It was, she says, “a spectacular failure” and “probably one of the most educational moments of my career.”

Never one to give up, she moved on to a German startup, where she worked in her second language (again, that baptism by fire), honing her sales and business skills. 

And then, following her husband’s career as a physician, it was time to come back to Canada. The family, now with their first child in tow, moved to Newfoundland. Kathryn had a terrific experience working with Verafin and other startups in that province before finally making it back to New Brunswick after a brief Winnipeg detour.

“Not only is it good to be back, but it feels like a dream come true that I didn't even know was my dream,” Kathryn says. “It's just such an incredible place to live, for your career to thrive, to have access to anything.”

Nurturing Baby Unicorns

In November, Kathryn took the helm of Propel, the online Atlantic Canadian accelerator for technology startups.

“This is where founders become leaders,” she says, describing Propel as a kind of Montessori School where entrepreneurs in a crucial stage of development get the skills and support they need to scale. The results are impressive: on average, by the end of the program, they have raised $1.8 million, drastically reduced their sales cycles, and are earning most of their revenue from outside of Canada. They’ve also doubled their average contract size.

Now, Propel has a three-year goal to nurture 100 “baby unicorns'' which Kathryne roughly defines as a $50-$100 million capitalization. It’s the kind of investment that could have a significant impact on our region’s economy. 

“I want it to be enough volume that unicorn hunting actually becomes a viable sport in the region,” she says. “I'd like it to not be unique one-offs. I’d like it to be a consistent, building trend.”  

Getting to Equity

Along with growing the sector overall, increasing the number of women founders is squarely on her radar. Since she joined Propel, the percentage has increased from 22% to 38%, and she’s keen to push that figure even closer to equity.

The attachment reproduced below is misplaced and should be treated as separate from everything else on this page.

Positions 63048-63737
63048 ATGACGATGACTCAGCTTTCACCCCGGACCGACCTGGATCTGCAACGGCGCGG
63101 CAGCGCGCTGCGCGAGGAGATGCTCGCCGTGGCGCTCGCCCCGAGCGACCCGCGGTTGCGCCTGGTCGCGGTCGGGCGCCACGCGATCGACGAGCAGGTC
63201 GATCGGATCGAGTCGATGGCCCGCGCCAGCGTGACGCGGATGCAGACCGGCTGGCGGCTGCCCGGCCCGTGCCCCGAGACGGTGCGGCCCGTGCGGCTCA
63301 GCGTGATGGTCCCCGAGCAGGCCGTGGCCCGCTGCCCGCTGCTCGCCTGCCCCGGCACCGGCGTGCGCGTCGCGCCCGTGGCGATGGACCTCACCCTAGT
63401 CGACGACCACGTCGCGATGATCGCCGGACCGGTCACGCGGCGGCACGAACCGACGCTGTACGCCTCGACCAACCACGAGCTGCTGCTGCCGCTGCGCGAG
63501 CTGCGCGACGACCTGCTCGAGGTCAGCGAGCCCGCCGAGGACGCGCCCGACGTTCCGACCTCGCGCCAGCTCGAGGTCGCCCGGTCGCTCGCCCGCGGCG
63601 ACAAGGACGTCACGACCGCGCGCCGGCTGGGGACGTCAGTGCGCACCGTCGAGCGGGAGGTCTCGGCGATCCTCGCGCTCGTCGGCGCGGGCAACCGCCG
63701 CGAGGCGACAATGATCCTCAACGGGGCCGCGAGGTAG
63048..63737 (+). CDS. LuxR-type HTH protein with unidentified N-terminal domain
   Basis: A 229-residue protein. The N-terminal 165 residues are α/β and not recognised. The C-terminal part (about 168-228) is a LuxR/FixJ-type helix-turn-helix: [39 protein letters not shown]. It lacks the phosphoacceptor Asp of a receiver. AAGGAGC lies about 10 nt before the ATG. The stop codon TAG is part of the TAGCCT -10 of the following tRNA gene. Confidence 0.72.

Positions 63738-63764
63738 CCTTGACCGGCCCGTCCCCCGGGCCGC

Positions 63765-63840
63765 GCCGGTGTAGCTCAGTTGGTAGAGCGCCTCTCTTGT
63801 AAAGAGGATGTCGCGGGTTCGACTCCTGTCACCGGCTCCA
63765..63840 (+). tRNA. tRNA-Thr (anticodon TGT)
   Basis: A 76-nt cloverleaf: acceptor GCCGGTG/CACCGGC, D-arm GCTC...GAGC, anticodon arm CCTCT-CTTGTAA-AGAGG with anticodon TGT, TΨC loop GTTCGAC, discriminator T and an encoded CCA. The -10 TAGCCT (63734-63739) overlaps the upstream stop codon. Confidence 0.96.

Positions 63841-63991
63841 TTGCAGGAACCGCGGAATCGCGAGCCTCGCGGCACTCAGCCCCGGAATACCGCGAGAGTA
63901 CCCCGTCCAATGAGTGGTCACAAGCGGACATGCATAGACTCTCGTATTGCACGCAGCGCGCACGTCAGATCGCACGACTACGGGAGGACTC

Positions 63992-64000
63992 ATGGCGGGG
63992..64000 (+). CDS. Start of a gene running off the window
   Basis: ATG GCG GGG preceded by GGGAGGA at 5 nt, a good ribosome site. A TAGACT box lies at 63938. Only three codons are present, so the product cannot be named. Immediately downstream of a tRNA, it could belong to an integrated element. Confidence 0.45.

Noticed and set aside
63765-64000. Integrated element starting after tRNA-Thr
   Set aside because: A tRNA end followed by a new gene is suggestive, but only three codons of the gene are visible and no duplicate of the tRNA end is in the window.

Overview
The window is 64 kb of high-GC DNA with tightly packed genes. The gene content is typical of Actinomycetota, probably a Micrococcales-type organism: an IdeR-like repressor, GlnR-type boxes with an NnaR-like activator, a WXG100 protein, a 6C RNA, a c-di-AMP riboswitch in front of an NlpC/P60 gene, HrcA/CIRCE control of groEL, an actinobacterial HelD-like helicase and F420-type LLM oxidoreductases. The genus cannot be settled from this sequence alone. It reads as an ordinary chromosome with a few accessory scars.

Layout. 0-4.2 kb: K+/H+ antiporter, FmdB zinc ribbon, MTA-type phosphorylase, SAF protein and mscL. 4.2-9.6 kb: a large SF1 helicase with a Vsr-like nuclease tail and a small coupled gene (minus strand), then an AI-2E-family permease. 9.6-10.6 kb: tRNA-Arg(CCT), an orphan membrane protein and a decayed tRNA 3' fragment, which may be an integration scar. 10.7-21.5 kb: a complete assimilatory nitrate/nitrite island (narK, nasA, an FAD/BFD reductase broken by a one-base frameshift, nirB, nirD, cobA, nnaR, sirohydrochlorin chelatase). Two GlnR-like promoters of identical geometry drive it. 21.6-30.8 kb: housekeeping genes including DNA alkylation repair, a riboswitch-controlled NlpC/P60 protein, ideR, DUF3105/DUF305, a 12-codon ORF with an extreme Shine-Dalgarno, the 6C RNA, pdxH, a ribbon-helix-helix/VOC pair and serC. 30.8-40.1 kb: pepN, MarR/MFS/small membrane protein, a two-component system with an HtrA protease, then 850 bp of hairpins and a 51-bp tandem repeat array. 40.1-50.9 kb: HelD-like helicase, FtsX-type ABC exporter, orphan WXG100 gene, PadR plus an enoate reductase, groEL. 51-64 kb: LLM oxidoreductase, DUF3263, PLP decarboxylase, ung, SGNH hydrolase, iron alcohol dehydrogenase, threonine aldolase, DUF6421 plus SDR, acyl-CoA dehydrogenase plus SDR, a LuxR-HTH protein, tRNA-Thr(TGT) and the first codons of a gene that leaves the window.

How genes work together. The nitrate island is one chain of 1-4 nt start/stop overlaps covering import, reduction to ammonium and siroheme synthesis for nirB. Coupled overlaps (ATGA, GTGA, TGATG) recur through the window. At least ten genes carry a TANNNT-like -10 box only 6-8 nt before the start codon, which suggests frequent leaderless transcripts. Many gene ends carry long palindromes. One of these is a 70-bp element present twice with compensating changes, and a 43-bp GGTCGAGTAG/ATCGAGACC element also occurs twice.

She sees more investment and support for and by women, as by Sandpiper Ventures, but it takes a village. She says that encouraging more women to join startups and the tech sector needs to start early.

“I don't ever want a woman coming through the educational system in New Brunswick, or Prince Edward Island, or Nova Scotia, or Newfoundland and Labrador to not see herself as running a tech company someday,” Kathryn says. “I don't want them not to have that dream.”

And that push goes beyond women. In Propel’s new cohort of 16 founders, more than half are new Canadians who moved to the region from China, Iran, Ecuador, Germany, India and Romania.

I love how Kathryn’s story shines a light on different kinds of diversity in tech, including more representation of women but also of people who don’t have technical backgrounds or who are new to Canada. Of course, I loved that she recommended listening to the TechTalks Podcast for inspirational stories. And I endorse her advice to say yes to everything, learn from and listen to others and yourself, and put yourself out there. 

Episode 26.png

Here's a peek at some of the highlights from this episode:

  • [08:22]: I ask Kathryn about Renaissance College and what drew her there.

  • [18:22]: Kathryn describes her first foray into tech.

  • [23:54]: We talk about the struggles of running a startup.

  • [36:22]: Kathryn shares her vision for Propel.

  • [44:22]: We dig into Propel’s goal for 100 “baby unicorns.”